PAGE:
To make matters worse the game lacks any form of aim assist. Whilst not every console game uses aim assist, you don't realise how useful it is until you lose it. Engaging an enemy without aim assist and a frame rate well below 30fps is a bizarre and frustrating experience. In a game where ammunition must be scavenged, losing most of your bullets shooting around your enemy isn't fun. The only recent major console shooter I can think of without aim assist is Rainbow 6 Siege. The big difference is that R6S is based around close quarters combat and has a 60fps frame rate. If the framerate for PUBG wasn't so poor then the lack of assist would be fine but these two problems colliding definitely impacts on the experience and I completely understand if gamers give it a miss as a result of this. Another issue initially is that controls feel unwieldy. This may be in part due to the lack of any tutorial. It took a while to realise that aiming down sights requires a quick tap of the left trigger and over the shoulder view is entered by holding the same trigger. Reloading (or even initially loading) guns requires holding X rather than tapping it. This all feels illogical at first and a simple tutorial would help future gamers.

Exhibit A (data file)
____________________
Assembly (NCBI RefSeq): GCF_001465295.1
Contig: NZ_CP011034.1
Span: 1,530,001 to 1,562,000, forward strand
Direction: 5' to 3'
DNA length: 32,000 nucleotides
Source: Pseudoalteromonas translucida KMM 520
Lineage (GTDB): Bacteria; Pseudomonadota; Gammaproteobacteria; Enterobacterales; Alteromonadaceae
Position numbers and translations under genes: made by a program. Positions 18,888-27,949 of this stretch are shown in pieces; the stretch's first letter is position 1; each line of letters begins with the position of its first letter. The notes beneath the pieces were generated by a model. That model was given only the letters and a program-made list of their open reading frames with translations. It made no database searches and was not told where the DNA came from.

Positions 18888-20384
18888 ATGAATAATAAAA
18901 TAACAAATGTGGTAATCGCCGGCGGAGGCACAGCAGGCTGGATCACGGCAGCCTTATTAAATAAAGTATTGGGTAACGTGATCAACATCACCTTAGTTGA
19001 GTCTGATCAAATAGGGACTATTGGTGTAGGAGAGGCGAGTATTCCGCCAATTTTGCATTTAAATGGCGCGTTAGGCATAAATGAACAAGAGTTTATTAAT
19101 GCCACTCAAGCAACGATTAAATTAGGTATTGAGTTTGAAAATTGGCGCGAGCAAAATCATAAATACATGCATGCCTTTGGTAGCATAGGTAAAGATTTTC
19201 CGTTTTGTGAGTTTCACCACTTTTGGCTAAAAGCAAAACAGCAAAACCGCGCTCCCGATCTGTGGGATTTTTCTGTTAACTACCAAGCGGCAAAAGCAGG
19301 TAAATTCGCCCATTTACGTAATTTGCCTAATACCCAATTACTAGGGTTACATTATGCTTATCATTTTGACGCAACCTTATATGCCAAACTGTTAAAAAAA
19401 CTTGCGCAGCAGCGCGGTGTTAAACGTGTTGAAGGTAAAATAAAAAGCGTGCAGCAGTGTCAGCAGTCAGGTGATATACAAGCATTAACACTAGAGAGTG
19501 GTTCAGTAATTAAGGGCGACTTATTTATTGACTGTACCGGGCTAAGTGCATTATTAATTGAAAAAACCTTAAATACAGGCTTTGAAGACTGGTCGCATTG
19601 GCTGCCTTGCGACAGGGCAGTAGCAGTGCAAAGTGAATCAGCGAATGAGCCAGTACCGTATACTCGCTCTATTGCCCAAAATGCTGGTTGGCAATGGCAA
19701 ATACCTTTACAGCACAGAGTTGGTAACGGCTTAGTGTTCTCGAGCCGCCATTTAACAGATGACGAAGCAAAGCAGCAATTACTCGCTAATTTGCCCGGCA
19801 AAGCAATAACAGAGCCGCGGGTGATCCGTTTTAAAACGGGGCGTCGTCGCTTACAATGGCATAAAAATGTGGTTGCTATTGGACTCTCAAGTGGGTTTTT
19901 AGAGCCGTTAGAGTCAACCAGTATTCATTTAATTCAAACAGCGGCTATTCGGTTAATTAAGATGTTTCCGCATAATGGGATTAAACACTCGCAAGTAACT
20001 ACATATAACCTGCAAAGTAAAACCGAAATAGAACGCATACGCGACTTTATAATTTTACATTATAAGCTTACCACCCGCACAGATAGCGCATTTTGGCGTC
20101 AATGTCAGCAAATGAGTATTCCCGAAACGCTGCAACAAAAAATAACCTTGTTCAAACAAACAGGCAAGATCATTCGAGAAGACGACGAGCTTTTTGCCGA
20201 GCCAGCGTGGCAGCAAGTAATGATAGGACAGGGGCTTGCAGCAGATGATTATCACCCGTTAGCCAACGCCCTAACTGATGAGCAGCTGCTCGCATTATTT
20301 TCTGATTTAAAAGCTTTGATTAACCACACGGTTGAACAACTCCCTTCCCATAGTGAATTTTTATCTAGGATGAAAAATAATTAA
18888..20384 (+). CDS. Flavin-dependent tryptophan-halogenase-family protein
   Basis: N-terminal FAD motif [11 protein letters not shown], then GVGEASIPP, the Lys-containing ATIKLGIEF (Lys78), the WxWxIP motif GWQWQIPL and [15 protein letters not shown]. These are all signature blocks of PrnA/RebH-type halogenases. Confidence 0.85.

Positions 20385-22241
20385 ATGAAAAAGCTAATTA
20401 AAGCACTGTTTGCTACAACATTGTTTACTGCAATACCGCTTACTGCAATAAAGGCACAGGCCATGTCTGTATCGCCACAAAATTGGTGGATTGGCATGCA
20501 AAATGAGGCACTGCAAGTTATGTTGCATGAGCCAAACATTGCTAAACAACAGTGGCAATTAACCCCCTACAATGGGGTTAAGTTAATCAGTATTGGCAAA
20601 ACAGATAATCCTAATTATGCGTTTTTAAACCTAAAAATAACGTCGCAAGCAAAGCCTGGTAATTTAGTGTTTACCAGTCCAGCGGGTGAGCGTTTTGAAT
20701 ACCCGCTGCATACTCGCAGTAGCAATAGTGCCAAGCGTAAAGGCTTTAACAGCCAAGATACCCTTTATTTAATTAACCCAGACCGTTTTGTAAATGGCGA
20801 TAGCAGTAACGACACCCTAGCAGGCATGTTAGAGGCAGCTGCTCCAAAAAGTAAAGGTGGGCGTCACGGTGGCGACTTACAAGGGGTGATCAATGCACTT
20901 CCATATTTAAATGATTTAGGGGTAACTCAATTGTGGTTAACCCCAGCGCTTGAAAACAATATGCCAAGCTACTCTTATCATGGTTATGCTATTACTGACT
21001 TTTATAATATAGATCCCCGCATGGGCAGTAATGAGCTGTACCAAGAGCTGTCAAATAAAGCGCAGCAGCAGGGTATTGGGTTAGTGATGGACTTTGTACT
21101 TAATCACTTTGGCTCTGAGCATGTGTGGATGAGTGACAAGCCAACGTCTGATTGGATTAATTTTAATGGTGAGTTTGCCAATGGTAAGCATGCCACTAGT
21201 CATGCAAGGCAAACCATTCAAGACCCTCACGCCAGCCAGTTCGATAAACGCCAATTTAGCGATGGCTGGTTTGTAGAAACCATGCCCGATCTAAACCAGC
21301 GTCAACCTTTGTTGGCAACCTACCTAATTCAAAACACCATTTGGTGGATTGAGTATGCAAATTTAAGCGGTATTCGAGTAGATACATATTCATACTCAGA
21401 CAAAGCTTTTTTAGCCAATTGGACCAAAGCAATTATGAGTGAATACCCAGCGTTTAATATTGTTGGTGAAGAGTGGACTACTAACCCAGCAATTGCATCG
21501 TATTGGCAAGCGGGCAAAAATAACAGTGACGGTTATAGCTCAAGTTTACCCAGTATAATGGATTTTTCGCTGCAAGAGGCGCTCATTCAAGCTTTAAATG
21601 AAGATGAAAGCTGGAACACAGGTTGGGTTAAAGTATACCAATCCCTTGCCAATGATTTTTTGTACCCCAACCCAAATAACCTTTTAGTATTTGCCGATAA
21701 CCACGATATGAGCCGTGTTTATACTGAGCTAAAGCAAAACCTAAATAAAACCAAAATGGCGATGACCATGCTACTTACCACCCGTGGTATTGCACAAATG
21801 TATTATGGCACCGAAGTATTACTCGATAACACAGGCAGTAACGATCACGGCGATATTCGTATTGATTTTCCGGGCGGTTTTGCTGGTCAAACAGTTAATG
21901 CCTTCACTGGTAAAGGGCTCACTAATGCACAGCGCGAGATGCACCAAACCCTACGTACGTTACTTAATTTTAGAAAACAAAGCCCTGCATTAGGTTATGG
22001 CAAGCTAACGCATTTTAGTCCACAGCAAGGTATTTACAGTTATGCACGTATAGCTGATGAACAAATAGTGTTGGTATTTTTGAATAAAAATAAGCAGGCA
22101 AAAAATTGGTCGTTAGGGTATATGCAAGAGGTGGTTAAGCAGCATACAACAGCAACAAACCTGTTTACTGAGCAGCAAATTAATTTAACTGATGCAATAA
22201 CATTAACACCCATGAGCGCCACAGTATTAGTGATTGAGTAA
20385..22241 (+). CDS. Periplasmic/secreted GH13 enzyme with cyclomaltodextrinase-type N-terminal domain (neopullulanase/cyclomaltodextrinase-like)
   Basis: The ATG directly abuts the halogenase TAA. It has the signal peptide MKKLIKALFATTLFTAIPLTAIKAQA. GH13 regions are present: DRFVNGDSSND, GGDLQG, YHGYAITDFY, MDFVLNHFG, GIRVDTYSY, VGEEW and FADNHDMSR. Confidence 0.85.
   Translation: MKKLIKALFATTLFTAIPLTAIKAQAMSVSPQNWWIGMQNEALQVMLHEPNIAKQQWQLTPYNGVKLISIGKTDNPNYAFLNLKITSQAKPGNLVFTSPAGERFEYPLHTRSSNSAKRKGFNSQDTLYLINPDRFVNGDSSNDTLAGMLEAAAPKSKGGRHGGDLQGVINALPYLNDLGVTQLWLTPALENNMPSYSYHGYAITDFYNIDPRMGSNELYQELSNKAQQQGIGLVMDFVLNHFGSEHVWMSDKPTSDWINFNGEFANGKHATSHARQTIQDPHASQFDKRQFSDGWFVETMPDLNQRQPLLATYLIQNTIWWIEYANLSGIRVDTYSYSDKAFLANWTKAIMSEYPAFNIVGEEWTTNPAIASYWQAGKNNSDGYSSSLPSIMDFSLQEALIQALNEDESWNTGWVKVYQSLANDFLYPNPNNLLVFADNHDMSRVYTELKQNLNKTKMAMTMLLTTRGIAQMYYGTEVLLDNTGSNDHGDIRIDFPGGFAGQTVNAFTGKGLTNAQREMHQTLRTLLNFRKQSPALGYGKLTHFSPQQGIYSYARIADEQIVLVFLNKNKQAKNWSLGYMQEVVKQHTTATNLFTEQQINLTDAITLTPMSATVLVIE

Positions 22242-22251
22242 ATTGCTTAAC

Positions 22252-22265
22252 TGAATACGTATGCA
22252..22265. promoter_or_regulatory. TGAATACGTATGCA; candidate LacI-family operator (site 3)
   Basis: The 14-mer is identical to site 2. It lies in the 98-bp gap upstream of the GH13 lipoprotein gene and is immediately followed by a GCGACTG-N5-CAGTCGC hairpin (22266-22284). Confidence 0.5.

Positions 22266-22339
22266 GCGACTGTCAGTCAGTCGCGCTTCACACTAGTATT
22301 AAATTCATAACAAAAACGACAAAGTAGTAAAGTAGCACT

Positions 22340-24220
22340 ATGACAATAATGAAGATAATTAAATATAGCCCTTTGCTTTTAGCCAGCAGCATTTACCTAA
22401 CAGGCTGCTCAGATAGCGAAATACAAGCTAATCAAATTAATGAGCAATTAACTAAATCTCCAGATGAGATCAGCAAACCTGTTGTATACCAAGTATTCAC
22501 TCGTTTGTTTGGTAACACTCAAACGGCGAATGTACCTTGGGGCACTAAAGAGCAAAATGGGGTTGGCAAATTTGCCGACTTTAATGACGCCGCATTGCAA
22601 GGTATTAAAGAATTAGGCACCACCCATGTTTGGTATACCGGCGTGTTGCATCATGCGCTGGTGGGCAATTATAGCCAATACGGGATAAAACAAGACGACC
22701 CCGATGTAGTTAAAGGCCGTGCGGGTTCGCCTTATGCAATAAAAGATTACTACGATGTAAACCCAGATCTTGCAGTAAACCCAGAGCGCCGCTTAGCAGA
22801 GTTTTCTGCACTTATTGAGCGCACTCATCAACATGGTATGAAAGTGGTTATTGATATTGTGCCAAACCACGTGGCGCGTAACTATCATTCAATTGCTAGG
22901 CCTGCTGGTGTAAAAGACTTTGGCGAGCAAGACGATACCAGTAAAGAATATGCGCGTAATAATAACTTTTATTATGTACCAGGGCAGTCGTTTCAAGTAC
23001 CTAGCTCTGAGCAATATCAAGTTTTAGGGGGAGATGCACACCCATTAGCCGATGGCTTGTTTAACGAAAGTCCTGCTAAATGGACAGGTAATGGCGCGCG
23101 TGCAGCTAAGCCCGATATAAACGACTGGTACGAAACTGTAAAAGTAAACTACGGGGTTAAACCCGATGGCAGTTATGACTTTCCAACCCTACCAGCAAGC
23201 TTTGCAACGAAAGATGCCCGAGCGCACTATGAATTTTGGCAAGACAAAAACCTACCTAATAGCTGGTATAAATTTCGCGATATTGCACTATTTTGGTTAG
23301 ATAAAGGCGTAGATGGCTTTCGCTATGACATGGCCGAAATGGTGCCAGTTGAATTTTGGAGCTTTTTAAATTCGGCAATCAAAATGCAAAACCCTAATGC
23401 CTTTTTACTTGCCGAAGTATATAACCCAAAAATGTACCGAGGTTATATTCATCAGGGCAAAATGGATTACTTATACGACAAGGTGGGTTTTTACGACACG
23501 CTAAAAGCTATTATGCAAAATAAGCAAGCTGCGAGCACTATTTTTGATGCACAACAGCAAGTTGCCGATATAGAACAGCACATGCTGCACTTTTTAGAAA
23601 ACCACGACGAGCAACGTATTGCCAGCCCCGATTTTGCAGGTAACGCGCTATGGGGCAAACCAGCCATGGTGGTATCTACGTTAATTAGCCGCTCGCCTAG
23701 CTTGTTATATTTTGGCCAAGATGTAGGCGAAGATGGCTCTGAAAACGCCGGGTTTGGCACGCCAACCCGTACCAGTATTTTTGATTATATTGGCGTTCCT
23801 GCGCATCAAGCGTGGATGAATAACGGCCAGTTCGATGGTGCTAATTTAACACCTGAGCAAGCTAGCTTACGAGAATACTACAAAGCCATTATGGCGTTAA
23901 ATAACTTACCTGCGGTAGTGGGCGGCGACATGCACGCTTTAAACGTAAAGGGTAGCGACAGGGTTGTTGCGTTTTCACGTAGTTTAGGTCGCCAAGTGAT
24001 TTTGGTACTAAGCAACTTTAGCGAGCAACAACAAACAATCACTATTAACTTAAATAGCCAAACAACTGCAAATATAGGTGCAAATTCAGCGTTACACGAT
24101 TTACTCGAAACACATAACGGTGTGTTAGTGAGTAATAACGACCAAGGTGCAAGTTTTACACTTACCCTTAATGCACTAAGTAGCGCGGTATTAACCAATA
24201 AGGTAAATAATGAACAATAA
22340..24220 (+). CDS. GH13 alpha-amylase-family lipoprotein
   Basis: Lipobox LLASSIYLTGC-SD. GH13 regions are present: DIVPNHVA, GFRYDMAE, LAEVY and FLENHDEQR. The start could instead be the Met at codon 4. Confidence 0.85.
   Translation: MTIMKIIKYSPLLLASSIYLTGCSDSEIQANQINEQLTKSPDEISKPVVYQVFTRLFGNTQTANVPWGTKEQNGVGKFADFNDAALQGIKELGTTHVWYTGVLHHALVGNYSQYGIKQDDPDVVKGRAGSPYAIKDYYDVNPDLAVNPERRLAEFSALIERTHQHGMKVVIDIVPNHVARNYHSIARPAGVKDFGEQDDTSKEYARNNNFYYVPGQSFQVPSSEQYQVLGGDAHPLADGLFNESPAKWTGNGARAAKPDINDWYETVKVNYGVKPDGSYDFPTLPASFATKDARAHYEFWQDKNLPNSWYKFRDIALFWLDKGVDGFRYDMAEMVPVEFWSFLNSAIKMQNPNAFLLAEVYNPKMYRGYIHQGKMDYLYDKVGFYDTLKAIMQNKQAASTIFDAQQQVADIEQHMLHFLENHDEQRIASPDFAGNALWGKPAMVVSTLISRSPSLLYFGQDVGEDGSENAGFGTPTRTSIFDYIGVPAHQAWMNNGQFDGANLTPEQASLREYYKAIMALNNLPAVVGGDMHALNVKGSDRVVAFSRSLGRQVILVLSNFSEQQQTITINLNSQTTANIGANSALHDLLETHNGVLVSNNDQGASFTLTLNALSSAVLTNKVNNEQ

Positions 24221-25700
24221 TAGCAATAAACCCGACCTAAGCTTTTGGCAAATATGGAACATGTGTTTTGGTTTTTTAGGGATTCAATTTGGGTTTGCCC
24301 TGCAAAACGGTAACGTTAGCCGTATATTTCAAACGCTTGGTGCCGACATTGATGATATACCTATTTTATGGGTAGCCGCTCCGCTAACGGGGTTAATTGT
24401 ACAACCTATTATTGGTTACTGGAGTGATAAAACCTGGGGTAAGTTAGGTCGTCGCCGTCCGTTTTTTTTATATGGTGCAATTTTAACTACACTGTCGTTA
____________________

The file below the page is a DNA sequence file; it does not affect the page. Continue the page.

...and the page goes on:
Despite these issues it's quite obvious why the game has been so popular on PC. The experience is very rewarding. As you only have one life, every choice matters, every engagement can be fatal, the mere suggestion that an enemy is near can cause fear. Killing an enemy is a big deal as is managing to lay low and avoid a deadly encounter. I have genuinely enjoyed my time with the game (in between the frustrating moments of course). Simply put, the game delivers and has the potential to be a system seller for Microsoft.